The Prime Minister

I refer my hon. Friend to the reply that I gave some moments ago.

Mr. MacKay

Will my right hon. Friend find time today to confirm that she supports the view of the overwhelming majority of law-abiding people in Britain that the police are doing an excellent job, often in difficult circumstances, and not the view of Sharon Atkin, the prospective Labour candidate for Nottingham, East, who tells us that they are on the rampage and out of control?

The Prime Minister

I join my hon. Friend in believing that the police do an excellent job in Britain, completely impartially. I condemn those politicians who never hesitate to take a chance of criticising the police and the powers that enable them to carry out their task.

Mr. Dubs

When did the Prime Minister first learn of a plot to intimidate Mr. Gerry Gable of Searchlight magazine, and when was she told that a Conservative Member of Parliament was implicated in that allegation?

The Prime Minister

If the hon. Gentleman has any information of any kind he should give it to the police. Police matters, as he is well aware, are not for me.

Mr. Alex Fletcher

Was not the Soviet Union's failure to give the earliest possible warning to neighbouring countries about the dangers of nuclear fallout, and to say nothing about the lack of advice to their own citizens, a most callous and irresponsible act? Will my right hon. Friend take the earliest opportunity to condemn that action of the Soviet Union, both directly and through the offices of the EEC and the United Nations?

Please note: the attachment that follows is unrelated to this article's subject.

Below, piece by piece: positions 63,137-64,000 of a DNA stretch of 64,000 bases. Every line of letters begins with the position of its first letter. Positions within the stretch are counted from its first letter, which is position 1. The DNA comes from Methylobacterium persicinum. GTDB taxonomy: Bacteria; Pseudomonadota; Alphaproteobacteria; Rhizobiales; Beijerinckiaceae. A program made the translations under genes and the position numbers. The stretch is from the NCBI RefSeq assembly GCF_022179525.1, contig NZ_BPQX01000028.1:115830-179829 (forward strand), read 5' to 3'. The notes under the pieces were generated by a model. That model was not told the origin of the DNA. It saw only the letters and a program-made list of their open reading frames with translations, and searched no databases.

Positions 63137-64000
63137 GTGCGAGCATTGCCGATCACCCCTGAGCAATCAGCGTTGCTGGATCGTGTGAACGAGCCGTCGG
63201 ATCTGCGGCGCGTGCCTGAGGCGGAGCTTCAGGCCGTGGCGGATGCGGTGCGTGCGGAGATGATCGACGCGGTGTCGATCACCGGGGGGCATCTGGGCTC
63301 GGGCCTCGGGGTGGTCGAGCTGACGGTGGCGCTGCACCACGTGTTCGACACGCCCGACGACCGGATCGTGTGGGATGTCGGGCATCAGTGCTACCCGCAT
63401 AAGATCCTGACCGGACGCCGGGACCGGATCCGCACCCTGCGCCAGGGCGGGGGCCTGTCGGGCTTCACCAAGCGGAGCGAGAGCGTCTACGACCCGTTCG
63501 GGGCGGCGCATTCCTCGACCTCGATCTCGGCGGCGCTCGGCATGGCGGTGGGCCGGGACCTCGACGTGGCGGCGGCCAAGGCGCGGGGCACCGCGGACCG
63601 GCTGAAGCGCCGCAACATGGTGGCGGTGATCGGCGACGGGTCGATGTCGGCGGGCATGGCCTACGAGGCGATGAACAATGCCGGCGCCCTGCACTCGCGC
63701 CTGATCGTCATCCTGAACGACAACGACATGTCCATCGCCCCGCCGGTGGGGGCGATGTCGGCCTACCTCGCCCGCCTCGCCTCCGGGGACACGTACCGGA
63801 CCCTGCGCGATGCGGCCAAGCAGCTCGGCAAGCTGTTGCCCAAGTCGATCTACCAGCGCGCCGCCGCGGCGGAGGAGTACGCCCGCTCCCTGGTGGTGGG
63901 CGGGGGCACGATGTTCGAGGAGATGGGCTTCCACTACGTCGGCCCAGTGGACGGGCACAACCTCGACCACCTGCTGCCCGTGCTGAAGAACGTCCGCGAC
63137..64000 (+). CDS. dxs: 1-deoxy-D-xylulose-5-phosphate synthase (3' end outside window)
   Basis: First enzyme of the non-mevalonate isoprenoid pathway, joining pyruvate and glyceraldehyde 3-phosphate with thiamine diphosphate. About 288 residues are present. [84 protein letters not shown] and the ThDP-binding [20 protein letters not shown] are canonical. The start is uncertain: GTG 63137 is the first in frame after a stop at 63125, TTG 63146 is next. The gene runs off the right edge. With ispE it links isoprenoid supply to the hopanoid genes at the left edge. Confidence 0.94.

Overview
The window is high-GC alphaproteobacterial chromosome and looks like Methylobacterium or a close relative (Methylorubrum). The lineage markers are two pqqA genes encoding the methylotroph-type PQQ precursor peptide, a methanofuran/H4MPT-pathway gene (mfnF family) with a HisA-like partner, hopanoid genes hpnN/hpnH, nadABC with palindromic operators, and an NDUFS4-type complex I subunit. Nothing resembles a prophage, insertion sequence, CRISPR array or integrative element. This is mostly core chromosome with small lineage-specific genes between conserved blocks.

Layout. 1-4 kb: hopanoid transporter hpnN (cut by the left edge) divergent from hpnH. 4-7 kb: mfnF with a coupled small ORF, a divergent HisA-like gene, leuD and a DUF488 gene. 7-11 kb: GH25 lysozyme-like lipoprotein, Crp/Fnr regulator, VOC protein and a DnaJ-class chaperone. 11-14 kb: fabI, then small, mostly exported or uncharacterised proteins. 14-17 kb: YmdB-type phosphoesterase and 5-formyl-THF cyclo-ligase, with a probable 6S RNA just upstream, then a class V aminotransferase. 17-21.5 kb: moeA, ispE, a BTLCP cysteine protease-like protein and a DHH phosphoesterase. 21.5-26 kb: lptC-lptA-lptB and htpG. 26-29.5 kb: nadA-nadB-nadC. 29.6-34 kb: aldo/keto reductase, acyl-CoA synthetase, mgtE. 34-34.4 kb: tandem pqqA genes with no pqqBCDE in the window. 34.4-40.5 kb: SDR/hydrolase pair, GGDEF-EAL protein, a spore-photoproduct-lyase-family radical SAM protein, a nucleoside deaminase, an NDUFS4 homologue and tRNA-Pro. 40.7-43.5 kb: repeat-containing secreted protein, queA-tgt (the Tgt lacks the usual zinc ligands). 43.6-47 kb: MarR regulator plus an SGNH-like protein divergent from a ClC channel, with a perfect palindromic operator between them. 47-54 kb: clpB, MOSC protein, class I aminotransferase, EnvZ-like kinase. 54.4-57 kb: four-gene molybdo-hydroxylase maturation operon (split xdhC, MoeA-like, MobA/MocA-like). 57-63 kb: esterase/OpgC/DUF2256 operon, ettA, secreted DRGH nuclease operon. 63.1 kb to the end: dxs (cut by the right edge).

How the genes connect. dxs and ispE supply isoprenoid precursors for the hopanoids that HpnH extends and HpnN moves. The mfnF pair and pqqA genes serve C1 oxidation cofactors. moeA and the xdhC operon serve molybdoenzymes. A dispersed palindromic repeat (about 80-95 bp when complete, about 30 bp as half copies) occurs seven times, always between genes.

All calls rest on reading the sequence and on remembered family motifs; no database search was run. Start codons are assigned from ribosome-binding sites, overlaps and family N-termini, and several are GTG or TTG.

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The Prime Minister

As I say, there will be an answer to a private notice question later, but I understand that the Swedish and Finnish Governments were informed of the accident only after radioactive clouds had reached their territory. It is, of course, a duty upon an authority that belongs to the International Atomic Energy Agency to report accidents to that agency.

Mr. Alton

What help and advice have been requested of the United Kingdom's Atomic Energy Authority in combating the fires that are now raging following the disaster in the Soviet Union yesterday? What transfrontier agreements exist between the Soviet Union and other countries for combating leaks of radioactive waste, and what agreements exist dealing with the disclosure of information after such leaks occur? Does the right hon. Lady not think that the disaster yesterday should cause us at least to reflect on the desirability of proceeding with the reprocessing of nuclear waste at Sellafield?

The Prime Minister

As I said, there is a reply to a private notice question, I believe, coming up later. We have not, as far as I am aware, received any requests for help, which is perhaps not surprising in all the circumstances. We are not in a position to make an assessment, and I have already indicated my views on the British nuclear industry, which has very high standards indeed.